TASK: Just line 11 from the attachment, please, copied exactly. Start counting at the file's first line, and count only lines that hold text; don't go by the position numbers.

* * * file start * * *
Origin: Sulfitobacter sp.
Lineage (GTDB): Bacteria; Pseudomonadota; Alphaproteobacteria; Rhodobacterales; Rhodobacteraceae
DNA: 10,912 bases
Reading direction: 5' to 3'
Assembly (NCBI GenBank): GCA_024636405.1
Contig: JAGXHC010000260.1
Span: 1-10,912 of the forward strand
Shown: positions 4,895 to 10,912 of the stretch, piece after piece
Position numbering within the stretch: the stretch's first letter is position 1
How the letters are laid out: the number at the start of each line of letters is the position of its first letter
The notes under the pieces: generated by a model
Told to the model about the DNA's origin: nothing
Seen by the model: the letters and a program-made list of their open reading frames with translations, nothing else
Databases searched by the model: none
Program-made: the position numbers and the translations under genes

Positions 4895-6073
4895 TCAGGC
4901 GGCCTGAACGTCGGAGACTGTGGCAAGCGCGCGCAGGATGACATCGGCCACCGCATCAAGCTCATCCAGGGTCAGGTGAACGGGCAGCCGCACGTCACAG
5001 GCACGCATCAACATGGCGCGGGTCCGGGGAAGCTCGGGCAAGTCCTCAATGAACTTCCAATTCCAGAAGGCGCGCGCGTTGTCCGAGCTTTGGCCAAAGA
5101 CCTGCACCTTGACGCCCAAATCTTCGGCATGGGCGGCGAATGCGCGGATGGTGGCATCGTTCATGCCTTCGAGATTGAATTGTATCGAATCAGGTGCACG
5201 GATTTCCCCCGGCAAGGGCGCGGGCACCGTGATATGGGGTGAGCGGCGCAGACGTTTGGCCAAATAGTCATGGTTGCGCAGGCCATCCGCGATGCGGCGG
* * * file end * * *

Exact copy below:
The notes under the pieces: generated by a model